The industry no longer predominantly sees climate change and sustainability as a risk, but sees it as an emerging opportunity.

Service and software providers have improved their positions from 2008, but remain relatively immature in terms of their internal programs and their market offerings. SAP would stand out as a relatively strong performer with big improvements in its internal programs, transparency, product development and road map.

Management of the environmental performance of the supply chain remains an area of significant differentiation, demanding much higher standards from everyone if the ICT industry is to credibly defend its position as a climate leader.

ICT providers in Asia (not Japan) are still lagging overall, but we have seen some dramatic improvements, and we would anticipate that continuing.

IT organizations still need to pay close attention to the balanced nature of the programs from IT providers, covering all areas of influence from direct, indirect and policy issues. We still see plenty of examples of providers with significant gaps in their programs.

Interindustry partnerships are starting to emerge, particularly from the leaders. For example, IBM and Johnson Controls developing intelligent building solutions. These partnerships are a very significant and important step in the ability of ICTs to develop commercially viable solutions for a low-carbon economy.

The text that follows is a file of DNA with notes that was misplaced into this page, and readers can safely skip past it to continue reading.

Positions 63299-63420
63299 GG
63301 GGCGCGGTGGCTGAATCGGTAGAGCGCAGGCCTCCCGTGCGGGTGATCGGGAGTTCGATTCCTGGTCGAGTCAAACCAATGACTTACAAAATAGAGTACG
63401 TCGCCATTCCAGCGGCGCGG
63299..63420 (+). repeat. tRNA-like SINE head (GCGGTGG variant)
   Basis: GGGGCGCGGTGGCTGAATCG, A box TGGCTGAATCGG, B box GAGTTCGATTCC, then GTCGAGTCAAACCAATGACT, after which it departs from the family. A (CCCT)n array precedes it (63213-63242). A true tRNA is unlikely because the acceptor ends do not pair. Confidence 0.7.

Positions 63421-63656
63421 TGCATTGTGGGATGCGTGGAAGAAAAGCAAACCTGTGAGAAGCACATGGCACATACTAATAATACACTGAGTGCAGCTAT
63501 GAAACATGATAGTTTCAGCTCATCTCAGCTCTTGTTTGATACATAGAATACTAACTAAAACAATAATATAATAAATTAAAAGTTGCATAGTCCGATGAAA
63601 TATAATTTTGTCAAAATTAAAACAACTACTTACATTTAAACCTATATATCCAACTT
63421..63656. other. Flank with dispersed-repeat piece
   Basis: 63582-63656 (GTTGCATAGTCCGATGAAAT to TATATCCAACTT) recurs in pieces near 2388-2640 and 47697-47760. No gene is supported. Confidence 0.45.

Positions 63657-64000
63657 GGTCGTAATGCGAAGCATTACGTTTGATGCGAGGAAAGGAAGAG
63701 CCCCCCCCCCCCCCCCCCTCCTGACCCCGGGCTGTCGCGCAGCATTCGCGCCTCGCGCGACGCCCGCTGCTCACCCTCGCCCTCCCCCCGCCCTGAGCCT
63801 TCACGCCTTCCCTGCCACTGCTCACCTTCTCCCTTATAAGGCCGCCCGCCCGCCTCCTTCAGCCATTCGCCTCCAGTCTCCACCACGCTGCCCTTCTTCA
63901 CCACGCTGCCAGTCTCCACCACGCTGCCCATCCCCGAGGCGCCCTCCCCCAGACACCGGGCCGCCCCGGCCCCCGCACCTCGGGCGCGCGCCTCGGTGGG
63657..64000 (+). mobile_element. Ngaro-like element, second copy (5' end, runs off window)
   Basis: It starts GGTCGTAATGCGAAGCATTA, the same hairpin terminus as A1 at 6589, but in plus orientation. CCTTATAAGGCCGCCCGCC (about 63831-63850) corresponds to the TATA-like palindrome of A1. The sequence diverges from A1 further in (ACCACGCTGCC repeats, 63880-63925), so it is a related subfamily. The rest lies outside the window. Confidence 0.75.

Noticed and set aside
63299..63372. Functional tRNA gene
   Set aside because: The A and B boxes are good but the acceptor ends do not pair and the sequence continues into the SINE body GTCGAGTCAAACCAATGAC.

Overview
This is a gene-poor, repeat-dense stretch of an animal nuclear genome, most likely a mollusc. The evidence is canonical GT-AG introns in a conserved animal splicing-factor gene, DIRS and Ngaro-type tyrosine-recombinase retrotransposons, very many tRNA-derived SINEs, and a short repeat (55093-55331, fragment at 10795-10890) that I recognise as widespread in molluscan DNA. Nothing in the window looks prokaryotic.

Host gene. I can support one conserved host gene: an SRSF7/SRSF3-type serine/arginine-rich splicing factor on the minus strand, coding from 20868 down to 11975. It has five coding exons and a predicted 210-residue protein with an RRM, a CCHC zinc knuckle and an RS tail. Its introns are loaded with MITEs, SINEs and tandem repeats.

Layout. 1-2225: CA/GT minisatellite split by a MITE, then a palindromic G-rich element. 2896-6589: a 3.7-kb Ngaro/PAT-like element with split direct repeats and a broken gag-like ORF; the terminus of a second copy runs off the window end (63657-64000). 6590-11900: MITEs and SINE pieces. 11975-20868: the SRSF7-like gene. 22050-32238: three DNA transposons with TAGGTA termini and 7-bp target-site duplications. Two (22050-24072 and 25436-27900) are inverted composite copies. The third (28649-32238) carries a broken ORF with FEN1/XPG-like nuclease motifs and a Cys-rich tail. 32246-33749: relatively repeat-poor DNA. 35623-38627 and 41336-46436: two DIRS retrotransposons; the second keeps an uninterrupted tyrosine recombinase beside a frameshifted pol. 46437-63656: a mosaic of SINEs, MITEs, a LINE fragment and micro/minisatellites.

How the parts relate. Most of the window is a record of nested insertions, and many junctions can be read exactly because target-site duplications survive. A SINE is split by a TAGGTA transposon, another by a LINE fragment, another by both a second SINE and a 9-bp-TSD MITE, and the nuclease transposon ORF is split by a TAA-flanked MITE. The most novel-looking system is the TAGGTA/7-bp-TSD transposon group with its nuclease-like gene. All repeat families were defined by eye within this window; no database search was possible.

While the recent Global e-Sustainability Initiative (GeSI) and Boston Consulting Group (BCG) report outlining a high-level methodology for measuring the enabling effects of ICT related to the climate is a good step forward, the industry has so far only made a limited attempt at measuring the environmental benefits of its solutions, and has made no attempt at all to understand their systemic and rebound impacts. (That is, the indirect and frequently unforeseen change in behaviors, consumption patterns and so on, resulting from the introduction of new technologies, policy measures, etc.)

The industry continues to bask in the afterglow of the Smart 2020 report (, when it should really be moving that thinking forward at a much faster pace.

Link to report

From Workplace to Anyplace: Assessing the Opportunities to Reduce Greenhouse Gas Emissions With Virtual Meetings and Telecommuting (Report)

Role: Co-author with Marco Muttazzoni, Andrea Rossi and Suzanne Pahlman

This report focuses on the opportunities to reduce the greenhouse gas (GHG) emissions in work-related contexts, thanks to the deployment of IT solutions that enable one or more individuals to work or collaborate remotely. In particular the report analyzes the potential associated with teleworking and virtual meetings to reduce carbon emissions from daily commuting by car and business air travel, and the conditions under which such potential could be realized. The goal of the report is to gain an understanding of the scale of the opportunities available while identifying the key drivers that may enable or hinder the full achievement of such opportunities. By analyzing different trajectories of possible future developments, this report provides insight into a future in which maximum GHG emission reductions could be achieved.